Scott Forstall: Apple started making iPad because Jobs ‘hated’ a Microsoft exec

“The iPhone might never have existed if Apple co-founder Steve Jobs didn’t ‘hate’ an executive at Microsoft,” Shara Tibken reports for CNET. “Scott Forstall, the former head of Apple’s software business and the man who created iOS for the first iPhone, on Tuesday said Jobs couldn’t stand an executive at Microsoft who talked to him about plans for styluses and tablets.”

“Jobs, who was famously anti-stylus and instead favored using fingers on touchscreens, was annoyed with that Microsoft executive so he and Apple started work on their own tablet, which eventually became the iPad,” Tibken reports. “‘iPhone had a very circuitous route by itself,’ Forstall said Tuesday during an event at the Computer History Museum in Mountain View, California. ‘We’d been working on a tablet project, which has a really odd beginning. It began because Steve hated this guy at Microsoft.'”

“The panel was one of the first times Forstall has spoken publicly since leaving Apple in October 2012,” Tibken reports. “Forstall’s recount backs up Jobs’ own, given in Walter Isaacson’s authorized biography Steve Jobs. It revealed the tech icon said, “This dinner was like the tenth time he talked to me about it, and I was so sick of it that I came home and said, ‘F**k this, let’s show him what a tablet can really be.'”

Read more in the full article here.

MacDailyNews Take: Jobs was famously anti-stylus for a device the size of a 3.5-inch iPhone. Not necessarily for larger devices.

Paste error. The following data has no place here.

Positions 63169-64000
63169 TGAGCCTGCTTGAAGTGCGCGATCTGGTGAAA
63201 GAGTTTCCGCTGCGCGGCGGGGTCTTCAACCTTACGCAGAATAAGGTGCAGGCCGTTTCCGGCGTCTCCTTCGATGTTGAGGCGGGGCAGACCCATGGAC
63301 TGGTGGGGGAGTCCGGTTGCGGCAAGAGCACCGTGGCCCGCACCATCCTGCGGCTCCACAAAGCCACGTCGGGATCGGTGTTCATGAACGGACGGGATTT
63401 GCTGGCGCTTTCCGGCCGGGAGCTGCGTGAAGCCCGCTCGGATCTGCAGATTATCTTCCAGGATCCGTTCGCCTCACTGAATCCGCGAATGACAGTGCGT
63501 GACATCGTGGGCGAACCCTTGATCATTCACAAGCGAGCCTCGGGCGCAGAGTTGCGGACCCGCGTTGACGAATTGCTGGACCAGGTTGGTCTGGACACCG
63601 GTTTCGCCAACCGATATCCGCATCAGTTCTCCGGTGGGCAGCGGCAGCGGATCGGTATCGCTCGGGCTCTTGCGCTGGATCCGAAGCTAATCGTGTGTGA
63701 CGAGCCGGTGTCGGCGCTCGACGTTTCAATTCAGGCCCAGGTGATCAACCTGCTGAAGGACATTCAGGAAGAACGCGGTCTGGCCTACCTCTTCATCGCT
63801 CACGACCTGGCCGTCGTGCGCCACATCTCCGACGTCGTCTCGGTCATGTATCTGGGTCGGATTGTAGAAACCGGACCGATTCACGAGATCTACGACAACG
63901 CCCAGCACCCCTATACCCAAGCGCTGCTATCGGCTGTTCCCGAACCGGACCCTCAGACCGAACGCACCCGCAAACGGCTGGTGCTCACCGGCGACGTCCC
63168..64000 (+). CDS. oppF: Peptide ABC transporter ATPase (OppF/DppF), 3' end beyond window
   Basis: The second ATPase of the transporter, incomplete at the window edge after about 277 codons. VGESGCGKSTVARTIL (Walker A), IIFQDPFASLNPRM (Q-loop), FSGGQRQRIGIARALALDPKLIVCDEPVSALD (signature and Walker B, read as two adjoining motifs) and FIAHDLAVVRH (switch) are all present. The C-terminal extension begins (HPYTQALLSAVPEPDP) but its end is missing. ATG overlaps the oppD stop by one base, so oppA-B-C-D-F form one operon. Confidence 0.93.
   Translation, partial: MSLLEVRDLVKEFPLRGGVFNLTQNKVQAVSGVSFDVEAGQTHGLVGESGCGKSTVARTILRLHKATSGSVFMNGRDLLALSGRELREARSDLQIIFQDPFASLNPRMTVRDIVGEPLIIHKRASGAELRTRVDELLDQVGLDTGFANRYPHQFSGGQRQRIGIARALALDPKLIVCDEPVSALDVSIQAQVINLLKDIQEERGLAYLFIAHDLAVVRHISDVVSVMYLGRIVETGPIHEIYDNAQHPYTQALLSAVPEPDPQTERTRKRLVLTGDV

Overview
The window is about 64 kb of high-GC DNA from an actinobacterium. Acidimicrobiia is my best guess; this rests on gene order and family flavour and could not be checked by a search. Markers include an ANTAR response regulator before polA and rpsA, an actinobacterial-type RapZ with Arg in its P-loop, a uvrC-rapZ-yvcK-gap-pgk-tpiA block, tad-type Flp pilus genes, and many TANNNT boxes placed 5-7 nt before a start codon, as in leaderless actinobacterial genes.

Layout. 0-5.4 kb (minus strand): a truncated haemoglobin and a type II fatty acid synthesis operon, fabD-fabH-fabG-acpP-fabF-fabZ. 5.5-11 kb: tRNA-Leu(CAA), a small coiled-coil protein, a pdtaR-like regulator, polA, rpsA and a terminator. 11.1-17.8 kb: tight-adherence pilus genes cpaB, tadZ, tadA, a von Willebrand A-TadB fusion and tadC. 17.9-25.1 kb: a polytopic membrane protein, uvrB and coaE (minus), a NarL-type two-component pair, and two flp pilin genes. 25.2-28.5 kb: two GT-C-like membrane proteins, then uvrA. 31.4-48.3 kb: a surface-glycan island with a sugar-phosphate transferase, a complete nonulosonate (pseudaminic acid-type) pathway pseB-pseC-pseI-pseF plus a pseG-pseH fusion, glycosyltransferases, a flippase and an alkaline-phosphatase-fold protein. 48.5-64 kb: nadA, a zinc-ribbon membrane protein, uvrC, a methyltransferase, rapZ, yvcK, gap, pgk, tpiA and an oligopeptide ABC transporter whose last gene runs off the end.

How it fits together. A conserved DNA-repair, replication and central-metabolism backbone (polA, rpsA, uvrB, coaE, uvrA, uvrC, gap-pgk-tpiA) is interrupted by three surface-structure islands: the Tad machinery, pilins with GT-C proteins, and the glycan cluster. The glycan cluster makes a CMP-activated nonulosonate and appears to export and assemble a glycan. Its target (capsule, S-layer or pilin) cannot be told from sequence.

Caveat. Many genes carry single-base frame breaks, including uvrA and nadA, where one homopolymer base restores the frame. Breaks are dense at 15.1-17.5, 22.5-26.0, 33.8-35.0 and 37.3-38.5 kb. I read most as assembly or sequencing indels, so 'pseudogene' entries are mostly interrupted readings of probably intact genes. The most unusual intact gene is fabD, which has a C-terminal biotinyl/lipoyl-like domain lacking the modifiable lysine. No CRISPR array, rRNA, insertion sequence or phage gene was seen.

As we wrote back in August 2015, two years before Apple Pencil was unveiled:

The stylus will become more important with the “iPad Pro,” with its larger display for enterprise and education. Before anybody goes quoting the guy below, an iPad is not an iPhone:

“Who wants a stylus? You have to get ’em and put ’em away and you lose them. Yuck! Nobody wants a stylus, so let’s not use a stylus.” – Steve Jobs, January 9, 2007

Mainstream media blows it, takes Steve Jobs stylus comment out of context – September 11, 2015
Jony Ive: Apple Pencil is for making marks, the finger is the interface for iOS – November 18, 2015
Jony Ive: The story of the Apple Pencil – November 11, 2015
Steve Jobs’ influence is evident in the new iPad Pro and Apple Pencil – September 14, 2015


          1. The event that precipitated a generous meal of crow & mighty humbling for those MS employees present at that parade. (Windows Phone however fitted that scenario perfectly so let that death parade continue!)

  1. …”Jobs was famously anti-stylus for a device the size of a 3.5-inch iPhone. Not necessarily for larger devices.”

    There is no way to infer that from Jobs. The relevant quotes are:
    “Jobs couldn’t stand an executive at Microsoft who talked to him about plans for styluses and tablets.”
    …”I was so sick of it that I came home and said, ‘F**k this, let’s show him what a tablet can really be.”

    Add to that the fact that the first project was the iPad, and only mid-way through the development, Jobs decided that a phone would have much greater penetration, so he re-purposed all the technological solutions they had developed by then (finger multi-touch, capacitive display, mobile OS X, etc) into a phone-sized device.

    When he spoke derisively about styluses, he wasn’t talking about phones; he was very clearly talking about tablets.

    Jobs would have most certainly NEVER approved a stylus for the iPad. Because Microsoft so dramatically failed with their Windows Tablet offerings from the early 2000s (that used a stylus), he was quite adamantly against it. It is very, very doubtful that ten years would have been enough for him to detox his mind from that hate of the stylus before he could embrace the idea.